I believe it's 100 ohms at MC position and 47k ohms at MM position. In regards to adjusting, isn't user friendly for adjustments. Contact Mitch Hagerman as he would be the best to answer your questions about the 834-p.
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It's 515 ohms in the MC position......
.......a decision made by the designer in order to tame high frequency resonances in MC carts. Unfortunately I discovered it really compromises the performance of the Koetsu and Linn cartridges that I use.
I mainly use a Koetsu Black, which like all the Koetsus performs best seeing 10 ohms. The transformer boosts the signal by 10 and decreases the impedence by the same ratio, so I installed high quality 100 ohm Rikken resistors. The result compared to the stock resistors producing 515 ohms was a much tighter bass, a less recessed midrange and a much smoother and melodic top end.
Unfortunately this isn't something you can change with the flick of a switch. I had to unsolder the existing resistors and replace them. At the same time I replaced six of the stock capacitors with massive Hovland Musicaps.
The design of the EAR has so much potential, but it's built to a price point. You can make it a cost-no-object design and unleash the true potential of this phonostage by replacing the stock components with high-quality alternatives.
You can go as far as your wallet will allow. You can replace every resistor and capacitor in the EAR virtually creating a new phonostage with the same schematic. Do a search on this website and Audio Asylum to see what Thorsten, a British user has done to his 834P. It bears little resemblance to the original.
But even my small mods have increased the performance radically. I have also replaced the stock Russian tubes with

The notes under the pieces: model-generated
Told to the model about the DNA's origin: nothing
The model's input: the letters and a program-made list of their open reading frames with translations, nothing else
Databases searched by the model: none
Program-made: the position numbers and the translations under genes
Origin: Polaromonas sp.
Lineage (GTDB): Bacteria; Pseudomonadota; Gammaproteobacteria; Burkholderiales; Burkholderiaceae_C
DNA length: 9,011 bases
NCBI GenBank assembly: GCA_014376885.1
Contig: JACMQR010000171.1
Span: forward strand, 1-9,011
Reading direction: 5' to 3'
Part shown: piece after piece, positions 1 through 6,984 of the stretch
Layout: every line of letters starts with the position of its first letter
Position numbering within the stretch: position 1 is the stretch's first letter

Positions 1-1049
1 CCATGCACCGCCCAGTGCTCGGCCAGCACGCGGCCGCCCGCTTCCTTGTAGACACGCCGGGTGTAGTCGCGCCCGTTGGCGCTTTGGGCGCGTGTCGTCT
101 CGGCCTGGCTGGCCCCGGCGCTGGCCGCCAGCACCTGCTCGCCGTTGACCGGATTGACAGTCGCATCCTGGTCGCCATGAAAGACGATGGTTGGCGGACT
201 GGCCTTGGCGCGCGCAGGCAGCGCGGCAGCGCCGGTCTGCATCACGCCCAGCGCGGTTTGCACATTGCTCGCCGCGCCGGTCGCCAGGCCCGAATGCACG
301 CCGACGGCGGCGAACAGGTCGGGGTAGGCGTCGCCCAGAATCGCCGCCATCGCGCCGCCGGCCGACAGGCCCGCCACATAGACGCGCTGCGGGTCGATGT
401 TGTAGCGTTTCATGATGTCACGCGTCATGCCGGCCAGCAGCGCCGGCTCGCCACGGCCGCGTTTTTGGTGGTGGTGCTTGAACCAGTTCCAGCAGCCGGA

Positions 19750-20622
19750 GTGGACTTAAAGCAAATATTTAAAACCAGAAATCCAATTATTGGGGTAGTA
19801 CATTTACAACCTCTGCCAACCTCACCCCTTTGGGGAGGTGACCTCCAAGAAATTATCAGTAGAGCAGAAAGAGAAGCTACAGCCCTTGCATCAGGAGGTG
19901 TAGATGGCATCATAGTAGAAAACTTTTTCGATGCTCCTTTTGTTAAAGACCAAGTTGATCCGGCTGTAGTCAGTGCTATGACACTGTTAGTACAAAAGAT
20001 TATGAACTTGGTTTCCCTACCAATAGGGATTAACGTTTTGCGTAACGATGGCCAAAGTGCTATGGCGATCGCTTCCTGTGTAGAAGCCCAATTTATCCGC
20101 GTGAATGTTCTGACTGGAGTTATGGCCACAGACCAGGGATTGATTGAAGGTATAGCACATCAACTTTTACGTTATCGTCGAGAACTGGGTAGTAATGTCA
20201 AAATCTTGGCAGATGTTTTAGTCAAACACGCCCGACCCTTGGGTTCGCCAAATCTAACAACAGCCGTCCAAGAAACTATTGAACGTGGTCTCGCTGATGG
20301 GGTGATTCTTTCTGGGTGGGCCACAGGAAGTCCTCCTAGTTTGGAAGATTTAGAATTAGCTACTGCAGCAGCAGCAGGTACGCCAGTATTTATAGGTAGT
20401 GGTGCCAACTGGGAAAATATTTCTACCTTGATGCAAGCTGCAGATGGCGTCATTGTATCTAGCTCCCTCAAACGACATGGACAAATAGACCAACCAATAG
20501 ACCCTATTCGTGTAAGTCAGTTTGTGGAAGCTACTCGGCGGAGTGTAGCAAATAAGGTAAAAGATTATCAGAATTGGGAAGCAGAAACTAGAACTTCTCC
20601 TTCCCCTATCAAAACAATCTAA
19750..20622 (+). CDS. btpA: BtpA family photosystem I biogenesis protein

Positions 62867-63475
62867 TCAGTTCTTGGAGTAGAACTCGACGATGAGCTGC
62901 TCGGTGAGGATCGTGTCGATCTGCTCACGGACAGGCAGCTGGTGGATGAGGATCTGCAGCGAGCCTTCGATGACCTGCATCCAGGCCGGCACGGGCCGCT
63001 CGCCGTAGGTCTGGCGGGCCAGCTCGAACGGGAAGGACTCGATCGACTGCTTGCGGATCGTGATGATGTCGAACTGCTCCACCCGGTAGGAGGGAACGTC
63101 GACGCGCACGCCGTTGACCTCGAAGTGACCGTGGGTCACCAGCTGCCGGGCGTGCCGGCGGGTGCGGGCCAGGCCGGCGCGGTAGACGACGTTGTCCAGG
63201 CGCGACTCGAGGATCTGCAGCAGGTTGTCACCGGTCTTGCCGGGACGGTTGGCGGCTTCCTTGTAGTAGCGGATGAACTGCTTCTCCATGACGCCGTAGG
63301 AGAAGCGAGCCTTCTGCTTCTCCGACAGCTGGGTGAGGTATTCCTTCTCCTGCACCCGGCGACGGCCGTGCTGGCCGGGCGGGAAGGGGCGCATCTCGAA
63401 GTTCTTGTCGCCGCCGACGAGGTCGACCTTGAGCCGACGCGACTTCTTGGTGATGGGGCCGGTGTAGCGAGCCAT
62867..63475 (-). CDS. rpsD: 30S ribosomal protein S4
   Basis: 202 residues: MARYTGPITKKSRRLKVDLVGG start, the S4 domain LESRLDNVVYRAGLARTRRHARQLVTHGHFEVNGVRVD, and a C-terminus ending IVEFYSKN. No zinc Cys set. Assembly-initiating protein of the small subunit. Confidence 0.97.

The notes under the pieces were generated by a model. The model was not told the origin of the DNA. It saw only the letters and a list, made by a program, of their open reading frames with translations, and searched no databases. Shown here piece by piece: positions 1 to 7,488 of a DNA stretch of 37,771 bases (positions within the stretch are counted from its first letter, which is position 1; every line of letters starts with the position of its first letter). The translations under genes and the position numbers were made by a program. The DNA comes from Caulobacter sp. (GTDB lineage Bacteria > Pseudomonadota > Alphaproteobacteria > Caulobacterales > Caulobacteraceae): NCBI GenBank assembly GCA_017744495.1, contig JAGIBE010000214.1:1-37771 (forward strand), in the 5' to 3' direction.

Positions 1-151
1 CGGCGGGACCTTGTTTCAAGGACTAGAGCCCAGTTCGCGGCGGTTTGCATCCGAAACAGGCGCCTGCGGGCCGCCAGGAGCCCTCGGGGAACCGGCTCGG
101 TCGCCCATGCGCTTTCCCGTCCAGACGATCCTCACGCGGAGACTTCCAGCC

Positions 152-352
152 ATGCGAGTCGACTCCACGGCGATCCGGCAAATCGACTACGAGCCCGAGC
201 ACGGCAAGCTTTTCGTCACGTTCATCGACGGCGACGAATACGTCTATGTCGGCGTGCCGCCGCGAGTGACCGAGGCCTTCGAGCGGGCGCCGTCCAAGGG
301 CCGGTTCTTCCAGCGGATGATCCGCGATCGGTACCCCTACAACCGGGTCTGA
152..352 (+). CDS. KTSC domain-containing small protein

vintage Telefunken tubes. A huge improvement right there.
So if you are handy with a soldering iron do your own mods. If not, do as the previous poster suggested and contact Mitch at EAR USA. He will happily hot rod your EAR at a reasonable price.
Thanks for the tips guys.
Mark, I'm having the opposite issue with the 834's impedance; I think. I am experiencing a very good, but too "wet" sound. The highs, particularly lower highs sound too polite, blunted. The sound is begging for a little more openness and deliniation; experience points me in the direction of much higher cartridge loading, 47K? I am handy with a soldering iron, and am intrigued by the mods. BTW, the only tube rolling that I have done so far is replacing the front stock tube with a NOS Amperex (Holland) 12au7, with mixed results. Yes, a more refined sound, particularly in the highs, but the unit lost a bit of it's dynamic thrust. It's a little polite now; not a reasonable compromise in my book. I will keep experimenting. Let me explain what I am experiencing this way: I recently bought some Nordost Red Dawn IC's to try either between my CDP and pre, or phono stage and pre; frankly, I hated them. Very detailed, not really harsh, but WAY too lean. Not so surprisingly, they work reasonably well between the EAR and pre. Tightened things up quite a bit. Still not quite right, but closer to correct tonal balance.